Where did we come from? Where are we to end up? Questions involving the unknown are no longer unknown. The dogmatists have an answer. It is in a scientific equation or the mind of the grand inquisitor. The answers are known or about to be known. No need to ask questions. In fact, there isn't any need for debate.

Yet I hope there is a day when there will be a cri de coeur heard throughout the land. The words "I disagree" should be loud and forceful. At the moment, however, I regard this hope as wishful thinking.


God Movies Make Money

The accountants in Hollywood don't have to believe in heaven to notice the box office numbers on recent movies with religious themes.

"Heaven Is for Real" opened in the days before Easter and grossed more than $22 million, coming in second for the weekend, just $3 million behind the latest "Captain America" blockbuster (in its third week). The movie's per-screen average — $8,895 — was far above the rest of the top five.

"Heaven Is for Real," like many movies, is based on a best-selling book. It's a real-life story about 4-year-old Colton Burpo and his visions of heaven after an emergency surgery in 2003. Within three weeks of its November 2010 release, the book debuted at No. 3 on the New York Times best-seller list. Eventually, it made its way to No. 1.

Box Office Mojo reported, "Sony targeted their marketing towards Christian audiences, and placed an emphasis on calling ahead for group ticket sales." Stop the presses. Breaking news. There is a Christian audience, and it has wallets that open.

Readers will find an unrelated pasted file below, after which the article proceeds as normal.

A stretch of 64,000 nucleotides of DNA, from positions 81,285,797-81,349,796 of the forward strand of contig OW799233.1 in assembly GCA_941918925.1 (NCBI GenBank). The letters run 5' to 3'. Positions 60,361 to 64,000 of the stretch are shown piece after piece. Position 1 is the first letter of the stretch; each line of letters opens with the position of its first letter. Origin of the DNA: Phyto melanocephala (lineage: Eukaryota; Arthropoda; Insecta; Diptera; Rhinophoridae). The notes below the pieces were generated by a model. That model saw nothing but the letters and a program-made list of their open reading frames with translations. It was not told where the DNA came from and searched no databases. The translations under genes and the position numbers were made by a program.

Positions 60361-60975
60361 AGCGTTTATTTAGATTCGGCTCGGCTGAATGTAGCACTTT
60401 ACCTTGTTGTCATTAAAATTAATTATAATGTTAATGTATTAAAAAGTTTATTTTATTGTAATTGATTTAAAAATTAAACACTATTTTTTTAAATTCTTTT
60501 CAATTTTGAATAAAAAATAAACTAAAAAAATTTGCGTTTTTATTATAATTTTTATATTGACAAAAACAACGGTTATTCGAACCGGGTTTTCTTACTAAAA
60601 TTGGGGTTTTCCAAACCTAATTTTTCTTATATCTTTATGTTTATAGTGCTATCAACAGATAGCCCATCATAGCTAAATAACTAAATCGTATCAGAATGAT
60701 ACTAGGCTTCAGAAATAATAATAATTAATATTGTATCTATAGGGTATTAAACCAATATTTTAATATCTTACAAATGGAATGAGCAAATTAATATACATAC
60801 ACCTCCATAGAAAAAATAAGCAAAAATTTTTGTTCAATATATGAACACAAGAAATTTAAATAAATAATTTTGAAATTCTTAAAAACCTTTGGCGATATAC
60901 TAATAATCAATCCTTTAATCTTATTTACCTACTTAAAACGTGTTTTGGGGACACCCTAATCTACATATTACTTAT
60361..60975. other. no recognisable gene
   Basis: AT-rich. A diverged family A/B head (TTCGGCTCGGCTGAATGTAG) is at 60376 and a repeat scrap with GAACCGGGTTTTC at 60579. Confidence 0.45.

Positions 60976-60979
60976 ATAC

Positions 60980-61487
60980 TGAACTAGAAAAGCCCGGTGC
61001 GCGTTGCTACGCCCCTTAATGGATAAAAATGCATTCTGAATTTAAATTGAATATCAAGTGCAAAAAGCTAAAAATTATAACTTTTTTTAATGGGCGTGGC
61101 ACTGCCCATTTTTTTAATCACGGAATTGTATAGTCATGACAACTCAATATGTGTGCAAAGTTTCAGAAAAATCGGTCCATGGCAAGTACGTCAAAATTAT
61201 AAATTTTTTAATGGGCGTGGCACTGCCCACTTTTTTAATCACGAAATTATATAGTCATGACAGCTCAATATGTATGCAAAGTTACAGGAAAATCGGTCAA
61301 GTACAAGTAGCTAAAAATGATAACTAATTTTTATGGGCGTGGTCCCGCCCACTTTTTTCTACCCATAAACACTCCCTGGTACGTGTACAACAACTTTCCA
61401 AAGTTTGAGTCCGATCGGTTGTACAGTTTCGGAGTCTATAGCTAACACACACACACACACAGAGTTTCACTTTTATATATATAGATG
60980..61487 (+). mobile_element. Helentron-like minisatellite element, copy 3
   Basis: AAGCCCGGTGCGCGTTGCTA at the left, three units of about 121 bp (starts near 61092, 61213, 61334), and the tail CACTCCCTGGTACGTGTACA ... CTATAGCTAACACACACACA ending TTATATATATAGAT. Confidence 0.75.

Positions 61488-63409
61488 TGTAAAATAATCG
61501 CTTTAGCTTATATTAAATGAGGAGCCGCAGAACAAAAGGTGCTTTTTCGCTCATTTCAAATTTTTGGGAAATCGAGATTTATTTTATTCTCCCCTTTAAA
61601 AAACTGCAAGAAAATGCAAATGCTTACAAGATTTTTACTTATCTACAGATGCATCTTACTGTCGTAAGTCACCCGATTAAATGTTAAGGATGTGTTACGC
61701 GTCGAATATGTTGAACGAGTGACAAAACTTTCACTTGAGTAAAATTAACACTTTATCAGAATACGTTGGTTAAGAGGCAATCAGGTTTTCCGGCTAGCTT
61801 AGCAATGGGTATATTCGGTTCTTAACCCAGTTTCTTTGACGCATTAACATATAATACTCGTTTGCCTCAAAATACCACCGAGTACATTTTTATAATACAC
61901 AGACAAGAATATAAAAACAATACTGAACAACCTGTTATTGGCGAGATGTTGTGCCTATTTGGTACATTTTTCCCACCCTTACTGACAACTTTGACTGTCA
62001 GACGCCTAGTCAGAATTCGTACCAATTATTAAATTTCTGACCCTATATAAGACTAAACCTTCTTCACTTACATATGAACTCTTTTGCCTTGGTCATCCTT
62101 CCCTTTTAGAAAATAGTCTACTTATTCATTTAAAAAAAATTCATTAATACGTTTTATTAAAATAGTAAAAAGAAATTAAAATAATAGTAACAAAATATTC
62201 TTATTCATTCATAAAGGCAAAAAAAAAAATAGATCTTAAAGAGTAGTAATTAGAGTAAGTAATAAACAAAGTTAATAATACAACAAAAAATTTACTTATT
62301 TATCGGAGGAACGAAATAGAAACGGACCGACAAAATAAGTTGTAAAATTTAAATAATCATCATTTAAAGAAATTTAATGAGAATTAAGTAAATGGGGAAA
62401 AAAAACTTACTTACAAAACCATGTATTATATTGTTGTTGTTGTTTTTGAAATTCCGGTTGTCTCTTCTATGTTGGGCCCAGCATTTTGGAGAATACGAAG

This has happened repeatedly this year.

It happened in mid-March, when "God's Not Dead" opened at No. 4 with a $9 million gross, and then surprised the ticket-watchers by persistently drawing an audience, as it now approaches $50 million at the box office. This comes despite film critics trashing it, and one insisting, "Even by the rather lax standards of the Christian film industry, 'God's Not Dead' is a disaster."

This was not a studio movie, but a production of the Arizona-based Christian company Pure Flix. At the center of the plot is a debate between a college philosophy professor and a freshman student over the existence of God. No, it's not your usual popcorn fare, but there is an audience that surely enjoys the rare occasion of a script strongly striking back at Richard Dawkins and Charles Darwin, offering rebuttal to the usual atheist arrogance of most pop culture products.

Interestingly, there is also this: In the corners of the plot are several Christian product placements — appearances testifying to Jesus by "Duck Dynasty" stars Willie and Korie Robertson, and the Christian-rock band, the Newsboys. Jesus sells.

One can easily see how the word of mouth spreads on a movie like this, when all the people attending the Newsboys' concert at the movie's end are asked to text message "God's not dead" to their friends and acquaintances.